Diseases can also cause damage to southern lawn grass like St. Augustine and Zoysia. Brown patch disease, or sometimes called large patch, is a fungus that will grow in the turf. High humidity during the day and cool nights are perfect conditions for diseases like brown patch to develop.

Other diseases like Grey leaf spot, Dollar spot, Fairy ring fungus, and Rust can adversely affect your lawns health. If you have both a fungal disease and insects like chinch bugs or mole crickets, your lawn’s health will be severely stressed.

Today’s line of fertilizers, insecticides and fungicides are better and safer than ever. All the products we use at Dave’s Pest Control will provide excellent results, keeping your lawn healthy and green. It’s critical to have a Pest Control company with lawn techs who know how to properly mix appropriate chemicals to keep lawns green.

Crabgrass

Crabgrass is an especially important weed that invades lawns not only in Florida, but all over the United States.

Crabgrass is a summer annual. It was brought to the United States in 1849 as a foraging crop for livestock. It soon spread throughout the states and quickly became a nuisance.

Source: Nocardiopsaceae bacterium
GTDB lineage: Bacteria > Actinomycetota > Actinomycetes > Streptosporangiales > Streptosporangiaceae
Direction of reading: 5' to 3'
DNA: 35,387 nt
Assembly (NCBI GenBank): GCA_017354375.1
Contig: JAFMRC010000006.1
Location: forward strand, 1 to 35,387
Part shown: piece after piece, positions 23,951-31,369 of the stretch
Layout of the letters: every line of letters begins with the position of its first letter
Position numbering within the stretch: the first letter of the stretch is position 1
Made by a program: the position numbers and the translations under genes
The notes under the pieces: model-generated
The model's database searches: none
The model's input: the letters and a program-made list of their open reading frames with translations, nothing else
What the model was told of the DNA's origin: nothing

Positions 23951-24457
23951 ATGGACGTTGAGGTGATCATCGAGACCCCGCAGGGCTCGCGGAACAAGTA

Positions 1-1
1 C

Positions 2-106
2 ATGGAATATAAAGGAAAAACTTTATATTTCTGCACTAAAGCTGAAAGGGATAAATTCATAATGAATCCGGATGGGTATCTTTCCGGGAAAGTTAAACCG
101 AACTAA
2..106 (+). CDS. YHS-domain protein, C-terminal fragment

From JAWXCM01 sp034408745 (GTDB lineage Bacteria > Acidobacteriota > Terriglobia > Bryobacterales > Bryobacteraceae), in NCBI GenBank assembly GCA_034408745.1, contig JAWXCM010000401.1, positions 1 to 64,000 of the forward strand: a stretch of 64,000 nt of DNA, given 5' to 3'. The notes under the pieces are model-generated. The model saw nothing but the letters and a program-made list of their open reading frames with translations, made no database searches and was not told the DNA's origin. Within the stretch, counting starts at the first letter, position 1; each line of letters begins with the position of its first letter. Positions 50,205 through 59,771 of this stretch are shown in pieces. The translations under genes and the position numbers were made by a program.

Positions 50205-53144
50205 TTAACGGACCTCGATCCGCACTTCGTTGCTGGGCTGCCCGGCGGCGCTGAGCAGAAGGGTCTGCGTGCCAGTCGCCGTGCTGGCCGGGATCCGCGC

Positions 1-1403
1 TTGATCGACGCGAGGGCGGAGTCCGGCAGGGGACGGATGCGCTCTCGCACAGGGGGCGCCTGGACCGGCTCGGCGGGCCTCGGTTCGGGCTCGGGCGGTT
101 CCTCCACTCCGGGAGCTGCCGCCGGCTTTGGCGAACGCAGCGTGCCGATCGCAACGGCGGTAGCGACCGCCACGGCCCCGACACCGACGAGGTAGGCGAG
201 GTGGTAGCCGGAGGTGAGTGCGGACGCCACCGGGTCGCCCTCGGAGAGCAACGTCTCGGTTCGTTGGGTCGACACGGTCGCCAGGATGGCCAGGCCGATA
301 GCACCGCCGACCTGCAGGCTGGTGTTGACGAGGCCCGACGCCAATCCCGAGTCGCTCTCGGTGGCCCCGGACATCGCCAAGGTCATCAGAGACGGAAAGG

Now classified as an invasive weed, crabgrass has become a difficult problem that plagues every lawn. At Dave’s Pest Control, we use a special blend of pre-emergent herbicides to prevent crabgrass. These work by adhering to soil to prevent growth. Regular fertilization will keep your lawn thick and full, also helping to prevent crabgrass.

Other weeds like nutsedge, spurge, and other broadleaf invasive weeds can spread quickly in turf grasses. Our specialty blended weed controls are applied by our highly trained technicians.

Today, lawn care is a billion dollar industry. It is estimated in 2019, 99 billion dollars, or about five hundred dollars per household, was spent caring for lawn care. In fact, the United States applies more water to irrigation of turf grass than to all of our food crops combined.

The modern home today with a perfectly cut and fertilized lawn is easier than ever to achieve. Our expert technicians at Dave’s Pest Control have a lawn care program tailored to your lawn’s specific needs. We know how to keep your lawn green and weed free. We can identify potential problems before they occur. We are constantly training and learning from industry experts to keep current with today’s lawn care best practices. If you want a green lawn, call us today for a free estimate for your home or business.

Dan Coffey

Dcoffey@davespestcontrol.com